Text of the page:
Manolis Papastavrou, pictured with 3D-printed bone tissue.
Image credit: Nottingham Trent University
Rapid Prototyping (RP) technology, the forerunner to 3D printing has been around since the 1980s, but it has only relatively recently become visible in the mainstream.
Designers have used 3D-printing techniques to create a variety of items, from jewelry to individualized football boots and even a grandfather clock. One group is currently working on making an airplane wing.
The medical world has high hopes for 3D printing. Medical News Today has already reported on the use of 3D technology to make part of a sternum that surgeons successfully implanted into a cancer patient.
Patients who undergo cancer treatment or who experience a major fracture face losing a large volume of bone tissue. Synthetic bone substitutes can be used to replace the lost material, but making these tough enough for the job can be a challenge.
Temporary bridge will help patients after cancer treatment and fractures
Manolis Papastavrou, of Nottingham Trent University’s Design for Health and Wellbeing Research Group, in Nottingham, UK, is controlling the microstructure of a 3D-printed bone scaffold.
The structure provides a temporary bridge that allows the regeneration of natural tissue. It can be made to match the individual’s exact size and shape requirements, based on medical imaging data. Being porous means that blood flow and cell growth can occur.
The scaffold consists of the same minerals that feature in natural bone. It can dissolve as the patient recovers and new tissues replace it.
Researchers studied how the growth of crystals at sub-zero temperatures could be used together with 3D-printing techniques to structure a material at different orders of magnitude. They aimed to mimic structures that exist in biological materials.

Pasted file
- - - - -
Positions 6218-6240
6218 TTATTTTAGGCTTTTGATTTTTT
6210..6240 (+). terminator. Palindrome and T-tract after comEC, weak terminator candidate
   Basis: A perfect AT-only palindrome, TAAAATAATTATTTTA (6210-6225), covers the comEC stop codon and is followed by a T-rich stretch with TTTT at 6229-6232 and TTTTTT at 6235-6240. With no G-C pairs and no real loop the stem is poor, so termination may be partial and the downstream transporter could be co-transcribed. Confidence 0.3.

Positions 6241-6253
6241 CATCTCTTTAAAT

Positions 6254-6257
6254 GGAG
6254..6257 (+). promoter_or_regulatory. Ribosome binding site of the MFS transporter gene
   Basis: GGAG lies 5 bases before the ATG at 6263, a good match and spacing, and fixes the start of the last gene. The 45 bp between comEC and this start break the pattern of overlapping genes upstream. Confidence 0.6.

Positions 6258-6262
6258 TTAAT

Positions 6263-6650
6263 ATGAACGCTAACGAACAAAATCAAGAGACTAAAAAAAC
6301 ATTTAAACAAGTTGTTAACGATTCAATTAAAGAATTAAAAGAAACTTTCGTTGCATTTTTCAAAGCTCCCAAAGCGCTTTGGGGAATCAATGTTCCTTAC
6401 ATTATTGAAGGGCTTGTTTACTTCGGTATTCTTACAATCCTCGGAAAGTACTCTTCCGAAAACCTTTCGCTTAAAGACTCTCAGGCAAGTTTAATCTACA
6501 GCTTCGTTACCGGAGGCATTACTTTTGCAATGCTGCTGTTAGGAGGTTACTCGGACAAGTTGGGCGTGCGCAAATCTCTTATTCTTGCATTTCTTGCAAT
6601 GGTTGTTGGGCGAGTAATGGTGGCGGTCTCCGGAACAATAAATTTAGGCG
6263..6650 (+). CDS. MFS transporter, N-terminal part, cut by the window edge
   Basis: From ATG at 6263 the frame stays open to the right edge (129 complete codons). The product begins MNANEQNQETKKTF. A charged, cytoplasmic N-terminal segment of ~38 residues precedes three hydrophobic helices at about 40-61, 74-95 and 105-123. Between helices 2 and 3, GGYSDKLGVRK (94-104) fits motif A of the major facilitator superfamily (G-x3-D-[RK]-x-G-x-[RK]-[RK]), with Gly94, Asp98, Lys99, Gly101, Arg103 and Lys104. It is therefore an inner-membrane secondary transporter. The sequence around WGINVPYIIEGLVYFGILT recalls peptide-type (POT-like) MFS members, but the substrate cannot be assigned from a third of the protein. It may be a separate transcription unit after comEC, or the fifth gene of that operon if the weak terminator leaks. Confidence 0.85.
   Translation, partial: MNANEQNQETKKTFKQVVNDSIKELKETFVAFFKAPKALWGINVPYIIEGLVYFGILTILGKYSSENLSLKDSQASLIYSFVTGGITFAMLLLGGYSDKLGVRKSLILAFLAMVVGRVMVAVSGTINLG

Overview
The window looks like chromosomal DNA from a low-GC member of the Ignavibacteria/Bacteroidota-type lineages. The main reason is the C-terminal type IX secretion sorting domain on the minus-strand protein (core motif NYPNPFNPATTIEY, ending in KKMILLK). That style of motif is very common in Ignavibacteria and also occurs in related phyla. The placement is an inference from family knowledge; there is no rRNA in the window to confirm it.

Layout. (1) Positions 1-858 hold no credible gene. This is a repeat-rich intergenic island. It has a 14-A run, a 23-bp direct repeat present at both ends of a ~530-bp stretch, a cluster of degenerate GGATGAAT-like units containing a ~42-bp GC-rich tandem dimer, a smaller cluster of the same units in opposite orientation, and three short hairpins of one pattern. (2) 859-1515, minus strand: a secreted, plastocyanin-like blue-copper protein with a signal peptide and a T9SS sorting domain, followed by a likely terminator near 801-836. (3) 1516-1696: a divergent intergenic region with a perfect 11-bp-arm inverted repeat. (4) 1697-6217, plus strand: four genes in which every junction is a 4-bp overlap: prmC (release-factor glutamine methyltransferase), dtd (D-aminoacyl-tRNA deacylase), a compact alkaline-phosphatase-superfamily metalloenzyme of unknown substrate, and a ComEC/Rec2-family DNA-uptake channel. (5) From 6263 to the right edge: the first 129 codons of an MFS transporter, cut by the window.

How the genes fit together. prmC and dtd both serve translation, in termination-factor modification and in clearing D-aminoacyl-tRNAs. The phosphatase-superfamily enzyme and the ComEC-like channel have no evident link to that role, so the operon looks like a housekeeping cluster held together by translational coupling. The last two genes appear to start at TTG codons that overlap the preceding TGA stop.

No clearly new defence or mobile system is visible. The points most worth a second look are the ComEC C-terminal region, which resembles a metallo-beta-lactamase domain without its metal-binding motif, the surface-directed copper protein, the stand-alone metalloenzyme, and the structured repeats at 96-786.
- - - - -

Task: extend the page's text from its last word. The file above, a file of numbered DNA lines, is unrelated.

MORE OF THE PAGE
The team believes that combining 3D printing with freezing will enable a faster, more economical production of medical devices.
Mr. Papastavrou, a PhD candidate, explains that the structure of a material, from the molecular up to the macro level, affects the toughness. Porosity would normally weaken a material, but the current technology is able to overcome that.
Future applications: implants and drug release control
Prof. Breedon, of Nottingham University, who helped oversee the research, calls it “a real step forward,” because it demonstrates how 3D printing can improve biomaterials without needing to achieve high resolution.
Manipulating the growth of crystals in a 3D-printed material makes it possible to improve the microstructures of bone scaffolds. This will make them stronger and may help people to recover more quickly after a major illness or injury.
The researchers told Medical News Today that no clinical studies have yet taken place, as the team is still working on improving the mechanical properties of scaffolds.
In terms of where the technology is at the moment, they told us:
“The material used (beta-tricalcium phosphate) has been proven to exhibit the appropriate biological properties. The process is still under development, the next step being the infiltration of this highly porous structure with a polymer to create a strong bio-composite. The research demonstrates the concept of combining 3D printing with other conventional scaffold fabrication techniques (freezing in this case) to obtain very fine micro-structural features. We believe it will take another 5-10 years for this technology to be used in a clinical setting.”
The researchers also told MNT that the technology could be used in controlled drug release. The ability to tailor the level of micro-porosity makes it a good candidate for this function. “By controlling the freezing rate in different areas of a printed part,” they said, “it is possible to obtain porosity gradients, with gradually smaller pores towards its outer surface.”
Mr. Papastavrou adds that metal orthopedic implants could be replaced with bone scaffolds in materials that can be broken down by the body.
MNT recently reported that surgeons used 3D models to enhance the safety of surgery in which they transplanted a father’s kidney into his daughter.